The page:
Kilbourn efforts and those of assisting engineers managed to finally fit the large 17-pounder gun into the constrained space of the Sherman turret intended to mount the 75 mm gun, as well as perform the necessary modifications to accommodate combat usage of the vehicle. It then moved onto the next stage of being approved for service.
Inspection of the completed Sherman with the 17-pdr started on 06 January 1944, and the War Office wrote a requirement for up to 2,100 of the tanks to be up-gunned. Not every Sherman could follow the conversion, whether by technical or logistics limitations, and only petrol-engined, M34A1 gun mounted, and have a hydraulic turret traverse system. This meant that the Shermans converted were the Sherman I (M4),Sherman I Hybrid (M4 "Composite"), and Sherman V (M4A4). Technically the Sherman II (M4A1) and Sherman III (M4A3) were also eligible for conversion with those standards, but information on the Sherman II are scarce and photographic evidence of cast hull converted Shermans usually turn out to be Sherman I Hybrids; Sherman III are all allocated to the U.S. Army as their mainstay tank so no M4A3 were even available in British service to convert. Tanks armed with the 17-pounder were designated by a "C" in the name at the end of their mark number, leading to names such as the "Sherman VC" to denote an M4A4 with the 17-pounder conversion. Troops with the up-gunned Sherman, as early as March 1944, were describing tank as a Firefly, regardless of the type. How it got the name is debatable, but it is most likely due to the very prominent muzzle flash that the 17-pounder produces when firing.
Still, as D-Day approached for the Allied forces and the A30 Challenger was continually delayed, the eagerness of the troops to acquire the Firefly rose substantially. Four factories were prioritized for the conversion, two at London, one at Manchester and another at Nottingham. From the conversion period of 1944 to 1945, up to and between 2,100 to 2,200 Fireflies were converted, making it the most-produced tank with the 17-pounder of the war. Allocation of the Fireflies was one troop per three Sherman troop (troop was an equivalent of a platoon and consisted of 4 tanks), but even regiments that were equipped with Cromwells were supplemented with Fireflies until the A30 Challenger was fit for service. The Fireflies were also allocated to Canadian and Polish regiments. Due to the relative newness of the Firefly, most of the training done on the utilization and deployment of the Fireflies were done on the combat field by each regiment.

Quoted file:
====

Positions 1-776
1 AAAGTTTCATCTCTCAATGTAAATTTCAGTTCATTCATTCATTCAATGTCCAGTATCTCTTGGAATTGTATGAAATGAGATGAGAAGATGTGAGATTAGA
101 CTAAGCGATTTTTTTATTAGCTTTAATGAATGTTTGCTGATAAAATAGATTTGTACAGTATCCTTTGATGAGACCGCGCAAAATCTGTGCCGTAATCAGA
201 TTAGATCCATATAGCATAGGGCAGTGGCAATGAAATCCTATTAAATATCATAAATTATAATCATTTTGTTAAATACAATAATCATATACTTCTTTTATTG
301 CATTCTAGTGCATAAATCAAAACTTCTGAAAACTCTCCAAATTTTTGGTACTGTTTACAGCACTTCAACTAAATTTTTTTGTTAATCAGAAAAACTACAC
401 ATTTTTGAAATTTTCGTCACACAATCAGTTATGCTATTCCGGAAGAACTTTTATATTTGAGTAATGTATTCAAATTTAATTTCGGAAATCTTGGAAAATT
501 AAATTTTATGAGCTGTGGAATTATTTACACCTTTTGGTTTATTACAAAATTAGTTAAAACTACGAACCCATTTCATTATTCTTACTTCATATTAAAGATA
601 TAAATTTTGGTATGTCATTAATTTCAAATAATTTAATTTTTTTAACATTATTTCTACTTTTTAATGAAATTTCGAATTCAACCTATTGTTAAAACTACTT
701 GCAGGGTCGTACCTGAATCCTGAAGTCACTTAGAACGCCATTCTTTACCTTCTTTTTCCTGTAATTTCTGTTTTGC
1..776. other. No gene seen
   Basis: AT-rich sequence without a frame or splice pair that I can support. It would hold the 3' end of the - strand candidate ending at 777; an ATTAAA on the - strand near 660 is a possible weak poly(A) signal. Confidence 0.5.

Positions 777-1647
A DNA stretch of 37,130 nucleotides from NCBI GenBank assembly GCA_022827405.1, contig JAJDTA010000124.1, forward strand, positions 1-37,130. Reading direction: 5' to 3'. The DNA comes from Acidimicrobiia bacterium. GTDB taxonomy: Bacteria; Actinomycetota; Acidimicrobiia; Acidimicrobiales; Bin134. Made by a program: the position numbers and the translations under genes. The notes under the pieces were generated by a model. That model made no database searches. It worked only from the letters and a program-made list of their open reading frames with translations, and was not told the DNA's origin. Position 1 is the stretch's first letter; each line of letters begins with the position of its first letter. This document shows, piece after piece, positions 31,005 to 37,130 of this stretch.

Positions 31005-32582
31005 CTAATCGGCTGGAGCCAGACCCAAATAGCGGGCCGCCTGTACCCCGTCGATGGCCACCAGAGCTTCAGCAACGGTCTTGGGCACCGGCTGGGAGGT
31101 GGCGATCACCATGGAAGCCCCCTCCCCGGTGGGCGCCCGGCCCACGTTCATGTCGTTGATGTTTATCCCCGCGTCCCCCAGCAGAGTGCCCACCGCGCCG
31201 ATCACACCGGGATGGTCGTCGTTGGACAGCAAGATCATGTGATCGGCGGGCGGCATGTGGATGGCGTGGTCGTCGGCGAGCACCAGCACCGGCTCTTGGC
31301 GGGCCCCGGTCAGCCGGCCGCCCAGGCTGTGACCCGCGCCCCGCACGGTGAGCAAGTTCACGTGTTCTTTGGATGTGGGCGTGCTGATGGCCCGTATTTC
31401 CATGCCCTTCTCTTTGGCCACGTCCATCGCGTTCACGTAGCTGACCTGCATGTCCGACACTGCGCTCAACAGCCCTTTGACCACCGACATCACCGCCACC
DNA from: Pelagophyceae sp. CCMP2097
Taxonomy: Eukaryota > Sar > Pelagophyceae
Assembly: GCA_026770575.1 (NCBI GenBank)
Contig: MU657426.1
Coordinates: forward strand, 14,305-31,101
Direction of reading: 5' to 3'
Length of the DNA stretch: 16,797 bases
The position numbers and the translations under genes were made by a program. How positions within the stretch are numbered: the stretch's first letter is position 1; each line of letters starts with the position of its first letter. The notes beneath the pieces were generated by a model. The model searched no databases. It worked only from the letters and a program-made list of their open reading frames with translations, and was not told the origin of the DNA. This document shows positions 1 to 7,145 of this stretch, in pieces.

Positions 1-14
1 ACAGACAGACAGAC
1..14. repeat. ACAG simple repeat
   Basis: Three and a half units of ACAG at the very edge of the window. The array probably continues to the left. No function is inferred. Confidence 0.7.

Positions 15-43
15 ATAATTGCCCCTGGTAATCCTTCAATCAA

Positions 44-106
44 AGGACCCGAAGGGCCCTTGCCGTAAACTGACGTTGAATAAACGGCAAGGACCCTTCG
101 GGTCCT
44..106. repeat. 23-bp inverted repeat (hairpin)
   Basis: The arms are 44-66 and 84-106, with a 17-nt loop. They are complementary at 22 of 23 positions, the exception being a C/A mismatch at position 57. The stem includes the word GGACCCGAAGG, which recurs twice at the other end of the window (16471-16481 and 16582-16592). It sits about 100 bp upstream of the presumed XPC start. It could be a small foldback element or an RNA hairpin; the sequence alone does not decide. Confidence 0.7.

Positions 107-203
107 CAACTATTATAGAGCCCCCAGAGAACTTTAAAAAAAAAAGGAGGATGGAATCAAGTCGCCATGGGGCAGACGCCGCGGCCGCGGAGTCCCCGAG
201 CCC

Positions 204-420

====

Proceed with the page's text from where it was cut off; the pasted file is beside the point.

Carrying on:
Fighting at the theaters
The Firefly’s first combat action on D-Day was not actually on the land of Normandy but on the sea. The Firefly’s were assigned an unusual role to, while on the LCT that would carry them to the beaches, would fire over the berm towards concrete fortifications and blast them with the 17-pdr. Six Fireflies were allotted, separated into pairs, to DD tank regiments of the British 13th/18th Hussars at Sword Beach, and the Canadians 1st Hussars and Fort Garry Horse at Juno. Though 13th/18th Hussars were reported to not have fired their Fireflies on the way in, 1st Hussars seemed to have good experiences with it in the rough weather. Once the LCT reached the shore, the Fireflies were ordered to disembark and head inland, finishing off obstacles and join their original tank regiments.
The first non-DD tank regiment with Fireflies to land was the Staffordshire Yeomanry, which had at least 12 Sherman VC with 48 Sherman IIIs, however, little information exists on how it performed on the opening days of the Normandy campaign. Other regiments were originally DD tanks with Fireflies but were employed as regular tank regiments once inland. One of such regiments was the Sherwood Rangers Yeomanry. It was they who, a few days after the landings, deduced that the Germans seemed to be targeting their Fireflies specifically for their long guns. Though this deduction was not supported by evidence (19% of total Fireflies were lost, but 29% of regular tanks were lost as well), the concern of Firefly loss was great because of the supply issue. As illustrated that though 22 Fireflies were lost, by June 23 only six replacements had arrived. Experience from the ground and the density of heavy German tanks changed some initial organization of one Firefly troop per three Sherman troop into one Firefly per tank troop. Fireflies were in such high demand that some commanders have expressed thought of obtaining the 17-pdr armed M10 as supplement. Still, the units acquiring the Fireflies appreciated what they had as it was the only tank in Normandy in the Summer of 1944 that had a reasonable chance of defeating a Panther or Tiger at combat ranges in the front. In fact, the Firefly is most likely the responsible tank that destroyed the Tiger tank containing the Tiger Ace Michael Wittmann on 08 August 1944.